Assam, Meghalaya fight over forgotten villageJune 10th, 2008 - 11:35 am ICT by IANS
By Syed Zarir Hussain
Langpih (Assam), June 10 (IANS) Assam and Meghalaya are locked in a bitter border row with the two states adopting a belligerent posture over a small village where people still lead a primitive life, cut off from modern civilization. Until recently, nobody had perhaps heard of Langpih, a narrow strip of land that is home to about a 1,000 people belonging to diverse communities like tribal Khasis, Nepalese, Garos, and even Assamese. Langpih is about 100 km from Assam’s main city of Guwahati and is located on the border with Meghalaya.
There were no roads leading to Langpih and villagers were forced to trek for at least four to five hours to reach the first accessible point. Healthcare facilities and schools were a distant dream with people forced to carry patients on their backs to the nearest health centre, entailing about six to seven hours of walking through rough mountainous terrain.
But nobody bothered about Langpih till the Assam government sent an official team to visit the area earlier this year.
“Many of the villagers saw vehicles for the first time when we visited the place in January. We held a meeting with the locals and tried taking up development measures on a priority basis,” R.C. Jain, district magistrate of Kamrup Rural district, told IANS.
It was after the visit by the Assam team that Langpih caught the attention of the Meghalaya government, which immediately registered a protest claiming that Langpih falls in that state.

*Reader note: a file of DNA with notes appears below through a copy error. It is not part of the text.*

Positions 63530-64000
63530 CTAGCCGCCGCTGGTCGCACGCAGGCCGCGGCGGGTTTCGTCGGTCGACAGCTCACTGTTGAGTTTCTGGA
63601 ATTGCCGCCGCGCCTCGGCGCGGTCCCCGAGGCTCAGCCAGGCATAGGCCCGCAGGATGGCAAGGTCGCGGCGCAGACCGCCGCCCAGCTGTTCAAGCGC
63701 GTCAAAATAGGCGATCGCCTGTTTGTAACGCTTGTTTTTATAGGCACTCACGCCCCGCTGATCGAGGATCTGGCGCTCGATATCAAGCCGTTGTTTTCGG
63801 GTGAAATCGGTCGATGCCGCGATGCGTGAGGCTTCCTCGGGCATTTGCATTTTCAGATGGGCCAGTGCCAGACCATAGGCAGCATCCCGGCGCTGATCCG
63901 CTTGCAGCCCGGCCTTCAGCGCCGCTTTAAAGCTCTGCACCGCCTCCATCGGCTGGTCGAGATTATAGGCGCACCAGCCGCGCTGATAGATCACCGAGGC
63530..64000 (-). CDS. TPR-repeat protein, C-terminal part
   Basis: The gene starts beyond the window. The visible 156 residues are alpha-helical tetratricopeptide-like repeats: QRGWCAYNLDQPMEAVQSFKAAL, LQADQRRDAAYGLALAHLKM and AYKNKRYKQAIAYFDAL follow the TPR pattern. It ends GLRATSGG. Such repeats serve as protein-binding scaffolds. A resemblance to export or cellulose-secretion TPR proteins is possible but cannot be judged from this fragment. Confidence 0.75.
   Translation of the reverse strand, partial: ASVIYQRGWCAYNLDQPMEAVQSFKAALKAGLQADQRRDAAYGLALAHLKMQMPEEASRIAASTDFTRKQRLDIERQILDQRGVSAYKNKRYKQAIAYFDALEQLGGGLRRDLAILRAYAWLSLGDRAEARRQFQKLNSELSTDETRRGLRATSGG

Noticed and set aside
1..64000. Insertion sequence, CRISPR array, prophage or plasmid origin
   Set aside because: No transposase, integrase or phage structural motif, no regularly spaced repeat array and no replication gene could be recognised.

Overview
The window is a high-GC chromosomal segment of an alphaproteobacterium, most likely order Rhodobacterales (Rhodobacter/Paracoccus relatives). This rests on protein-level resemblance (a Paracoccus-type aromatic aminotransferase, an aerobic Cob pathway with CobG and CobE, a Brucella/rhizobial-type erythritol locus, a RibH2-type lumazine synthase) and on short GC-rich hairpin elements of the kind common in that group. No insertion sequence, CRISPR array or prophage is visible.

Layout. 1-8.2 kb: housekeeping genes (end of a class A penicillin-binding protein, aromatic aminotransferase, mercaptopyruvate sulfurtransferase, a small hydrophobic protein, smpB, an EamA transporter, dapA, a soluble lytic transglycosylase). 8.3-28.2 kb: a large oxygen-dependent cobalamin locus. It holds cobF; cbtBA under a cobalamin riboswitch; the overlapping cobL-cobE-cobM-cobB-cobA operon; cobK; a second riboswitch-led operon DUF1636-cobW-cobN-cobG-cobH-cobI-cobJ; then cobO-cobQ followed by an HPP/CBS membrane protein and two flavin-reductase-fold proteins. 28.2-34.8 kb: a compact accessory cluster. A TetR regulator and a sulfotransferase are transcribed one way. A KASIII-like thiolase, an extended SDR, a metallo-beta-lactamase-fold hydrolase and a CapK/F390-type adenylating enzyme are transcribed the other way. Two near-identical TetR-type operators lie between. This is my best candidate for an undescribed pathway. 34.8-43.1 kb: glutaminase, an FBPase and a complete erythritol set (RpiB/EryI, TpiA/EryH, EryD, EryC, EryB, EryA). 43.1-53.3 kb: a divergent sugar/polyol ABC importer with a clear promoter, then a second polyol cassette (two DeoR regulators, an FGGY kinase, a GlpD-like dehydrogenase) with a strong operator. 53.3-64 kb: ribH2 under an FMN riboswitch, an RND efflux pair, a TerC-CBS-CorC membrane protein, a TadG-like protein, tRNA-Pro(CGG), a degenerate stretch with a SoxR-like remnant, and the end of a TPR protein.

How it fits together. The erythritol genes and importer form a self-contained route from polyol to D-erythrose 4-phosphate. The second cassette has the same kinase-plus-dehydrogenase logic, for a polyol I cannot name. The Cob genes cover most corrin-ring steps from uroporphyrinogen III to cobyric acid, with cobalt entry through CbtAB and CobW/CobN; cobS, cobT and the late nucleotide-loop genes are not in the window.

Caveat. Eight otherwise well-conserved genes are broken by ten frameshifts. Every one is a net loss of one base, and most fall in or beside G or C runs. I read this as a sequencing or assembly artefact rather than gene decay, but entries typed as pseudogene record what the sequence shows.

A war of statements between the two state government’s was continuing when last week Assam Health Minister Himanta Biswa Sarma made history of sorts by becoming the first government legislator to visit the village - literally trekking and driving over a makeshift road.
The mood at Langpih was festive and the villagers had every reason to be happy since the minister laid the foundation stone of a primary health centre, besides creating a police outpost.
“We never thought that in our lifetime we would be able to see benefits of modern civilisation or get healthcare facilities here. We are happy that after 60 years of independence we are likely to have a health centre here,” said Ramesh Gurung, a community leader.
While the villagers were still rejoicing, the Meghalaya government took a confrontationist attitude by threatening to uproot the foundation stone of the health centre and the police outpost set up by Assam.
“Langpih belongs to us and we shall not tolerate any attempt by Assam to usurp our land,” thundered Meghalaya Chief Minister Donkupar Roy.
The situation reached such a pass that the two states have decided on a chief ministerial meeting Wednesday in Guwahati to discuss the border dispute.
“Langpih is non-negotiable and we shall not raise this issue during the meeting,” the Assam health minister said.
Even as the two states are engaged in a bitter war of words, the people of Langpih are not amused.
“Why are the government’s fighting with each other now? What have they done for us in the last 60 years? Now if Assam is willing to help us why should Meghalaya oppose,” asked a village elder.
He suggested: “The two states should take up development work for the sake of humanity instead of fighting each other.”
Tags: accessible point, assam government, border row, distant dream, district magistrate, diverse communities, garos, guwahati, health centre, health minister, healthcare facilities, himanta biswa sarma, khasis, meghalaya, mountainous terrain, narrow strip, police outpost, primitive life, priority basis, rural district